Will wait for your replies to my questions before I go further

    Hang in there





    Wondered if anyone can help me.
    I had 3 healthy chickens back in March. Suddenly one began to fall over a lot and couldn't walk straight or for very long without lying down for an hour. Took her to vet who wasn't sure what it was but prescribed antibiotics and worming medicine. 2 weeks later she died. 2 weeks after this another chicken started same symptoms, went downhill quickly and I found her hidden in garden with diarrhoea and her eyes covered in foam. Found an avian expert practice and took her in. They did swabs of her poo and her eyes and prescribed different medicines. A week later she was still alive but I had been nursing her constantly and could see no improvement so my local friendly farmer came and 'dealt' with her for me.
    Now left with 1 chicken she went broody so I got 2 fertile eggs from a friend and hatched out 1 chick 12 weeks ago. All seemed well.
    Last week this chick became sluggish and had green diarrhoea. I got some ivermectin from vet and treated it. No change and this morning when I threw out some food it fell over as it ran and then just lay there asleep.
    What is going wrong? No answers from vet. Has anyone else had this problem?
    Don't want to get rid of this one but don't want it to suffer.
    Any help would be great. Jane __________________
    Sandy
    http://happyhenhouse.proboards43.com
    Help Support & Information Site for Poultry
     
  6. gcvmom

    gcvmom Here we go again!

    Thanks, Star. I'll shoot a message to her and see what she says.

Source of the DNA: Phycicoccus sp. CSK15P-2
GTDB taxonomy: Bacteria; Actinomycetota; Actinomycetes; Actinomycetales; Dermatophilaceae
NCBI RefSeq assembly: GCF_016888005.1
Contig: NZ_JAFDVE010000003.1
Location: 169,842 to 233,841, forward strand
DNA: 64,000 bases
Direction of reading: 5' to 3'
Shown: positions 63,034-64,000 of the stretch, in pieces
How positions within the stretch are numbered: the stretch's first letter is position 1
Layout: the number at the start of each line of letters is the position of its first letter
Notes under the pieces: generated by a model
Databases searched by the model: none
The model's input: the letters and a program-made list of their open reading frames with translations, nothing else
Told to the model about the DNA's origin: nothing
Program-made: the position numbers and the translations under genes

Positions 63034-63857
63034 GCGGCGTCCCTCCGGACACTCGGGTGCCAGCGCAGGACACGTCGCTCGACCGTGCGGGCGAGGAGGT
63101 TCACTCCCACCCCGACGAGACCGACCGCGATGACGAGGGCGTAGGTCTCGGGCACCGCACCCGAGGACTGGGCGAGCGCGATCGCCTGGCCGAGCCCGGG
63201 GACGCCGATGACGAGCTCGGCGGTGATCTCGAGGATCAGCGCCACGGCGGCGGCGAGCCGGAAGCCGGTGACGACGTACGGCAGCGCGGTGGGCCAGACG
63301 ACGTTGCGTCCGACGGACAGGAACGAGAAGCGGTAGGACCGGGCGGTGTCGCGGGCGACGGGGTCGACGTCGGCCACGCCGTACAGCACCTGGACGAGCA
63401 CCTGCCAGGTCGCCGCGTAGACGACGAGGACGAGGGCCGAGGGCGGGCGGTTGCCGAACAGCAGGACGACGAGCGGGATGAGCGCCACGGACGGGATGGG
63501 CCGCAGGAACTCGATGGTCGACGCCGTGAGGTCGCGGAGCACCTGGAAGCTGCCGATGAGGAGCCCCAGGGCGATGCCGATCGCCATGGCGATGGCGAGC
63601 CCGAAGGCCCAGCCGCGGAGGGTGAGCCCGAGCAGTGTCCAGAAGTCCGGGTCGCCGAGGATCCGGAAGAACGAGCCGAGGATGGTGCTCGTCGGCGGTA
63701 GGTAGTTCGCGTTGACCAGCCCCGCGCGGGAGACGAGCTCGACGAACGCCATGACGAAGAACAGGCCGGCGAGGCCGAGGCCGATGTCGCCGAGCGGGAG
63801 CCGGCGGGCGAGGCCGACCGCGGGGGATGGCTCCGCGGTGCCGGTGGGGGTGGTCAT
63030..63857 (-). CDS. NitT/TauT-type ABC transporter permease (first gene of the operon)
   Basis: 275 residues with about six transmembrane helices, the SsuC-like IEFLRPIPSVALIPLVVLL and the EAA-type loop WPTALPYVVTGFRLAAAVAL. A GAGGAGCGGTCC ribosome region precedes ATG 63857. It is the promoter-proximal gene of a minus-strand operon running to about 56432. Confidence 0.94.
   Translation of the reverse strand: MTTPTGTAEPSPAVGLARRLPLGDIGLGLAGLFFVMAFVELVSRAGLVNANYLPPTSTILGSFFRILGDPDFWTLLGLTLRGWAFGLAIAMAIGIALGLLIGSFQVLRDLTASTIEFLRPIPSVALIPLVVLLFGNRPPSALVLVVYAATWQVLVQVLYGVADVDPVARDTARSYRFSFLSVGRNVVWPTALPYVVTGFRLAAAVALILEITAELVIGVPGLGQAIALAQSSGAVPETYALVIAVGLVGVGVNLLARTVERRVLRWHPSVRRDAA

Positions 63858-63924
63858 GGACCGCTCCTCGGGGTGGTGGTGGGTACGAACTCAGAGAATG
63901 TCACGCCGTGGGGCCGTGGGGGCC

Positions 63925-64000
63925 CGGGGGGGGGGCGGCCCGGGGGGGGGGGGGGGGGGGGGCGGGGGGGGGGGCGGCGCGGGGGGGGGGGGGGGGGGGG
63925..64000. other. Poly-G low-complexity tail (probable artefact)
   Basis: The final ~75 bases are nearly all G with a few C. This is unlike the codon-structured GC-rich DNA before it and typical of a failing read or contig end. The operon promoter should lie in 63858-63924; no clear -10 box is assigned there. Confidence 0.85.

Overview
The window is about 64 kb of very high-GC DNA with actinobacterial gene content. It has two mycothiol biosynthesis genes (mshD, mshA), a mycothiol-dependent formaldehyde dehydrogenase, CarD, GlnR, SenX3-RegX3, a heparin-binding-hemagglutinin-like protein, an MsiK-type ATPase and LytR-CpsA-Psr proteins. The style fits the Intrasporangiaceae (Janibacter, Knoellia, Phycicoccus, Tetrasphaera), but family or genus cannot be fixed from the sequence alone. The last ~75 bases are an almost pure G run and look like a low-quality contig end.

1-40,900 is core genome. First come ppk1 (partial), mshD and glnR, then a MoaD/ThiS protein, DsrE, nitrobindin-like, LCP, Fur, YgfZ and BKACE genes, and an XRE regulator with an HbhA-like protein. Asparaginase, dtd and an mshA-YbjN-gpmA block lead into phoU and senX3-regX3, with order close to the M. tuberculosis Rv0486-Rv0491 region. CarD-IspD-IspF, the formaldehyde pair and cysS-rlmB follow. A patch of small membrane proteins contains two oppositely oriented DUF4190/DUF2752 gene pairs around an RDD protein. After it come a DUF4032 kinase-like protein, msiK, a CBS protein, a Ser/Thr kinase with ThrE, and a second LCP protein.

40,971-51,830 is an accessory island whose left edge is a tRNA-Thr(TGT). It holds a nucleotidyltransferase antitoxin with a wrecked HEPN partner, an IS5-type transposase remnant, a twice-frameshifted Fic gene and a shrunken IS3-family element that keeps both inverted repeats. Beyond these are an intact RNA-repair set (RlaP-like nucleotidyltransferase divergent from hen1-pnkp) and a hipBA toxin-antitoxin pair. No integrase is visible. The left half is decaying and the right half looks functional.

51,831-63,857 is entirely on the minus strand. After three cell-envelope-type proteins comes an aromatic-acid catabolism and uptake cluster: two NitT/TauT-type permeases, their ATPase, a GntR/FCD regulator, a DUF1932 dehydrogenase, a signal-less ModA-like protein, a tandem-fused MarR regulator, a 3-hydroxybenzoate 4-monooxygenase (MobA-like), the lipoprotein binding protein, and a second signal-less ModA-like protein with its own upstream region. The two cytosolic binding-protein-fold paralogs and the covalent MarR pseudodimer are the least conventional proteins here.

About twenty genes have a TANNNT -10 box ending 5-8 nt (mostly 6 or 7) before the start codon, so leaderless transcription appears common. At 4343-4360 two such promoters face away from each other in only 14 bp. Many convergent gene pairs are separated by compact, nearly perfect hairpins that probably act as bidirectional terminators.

7. flutterby

    flutterby Fly away!

    Awww, poor chickie. Sending healing thoughts that she pulls through. Give easy child a hug for me.
     
  8. DammitJanet

    DammitJanet Well-Known Member Staff Member

    Are all the chickens sick? Or just one.
     
  9. gcvmom

    gcvmom Here we go again!

    Just the one. Although one of the others has a messy vent, but those are her only symptoms (and that's how it started for this one).

    She's still very tired, but is slowly taking water from me and her comb and eyes look better and she's fighting me more over the water I'm pushing :) I think that's a good sign. Hopefully tomorrow she'll have improved more. She has passed a few stools, so at least I know things are working.

    Poor easy child is very worried. I'm not going to promise her anything -- I just keep telling her that I'm doing all that I can to help Butterscotch, but that she's very sick and if she's going to get better it will take a while. She was a little mad that I wouldn't take her to a vet... but I told her that there aren't any chicken vets around here, so it didn't make sense to pay a lot of money for someone to "maybe" be able to help her. I think she's accepted that. I hope.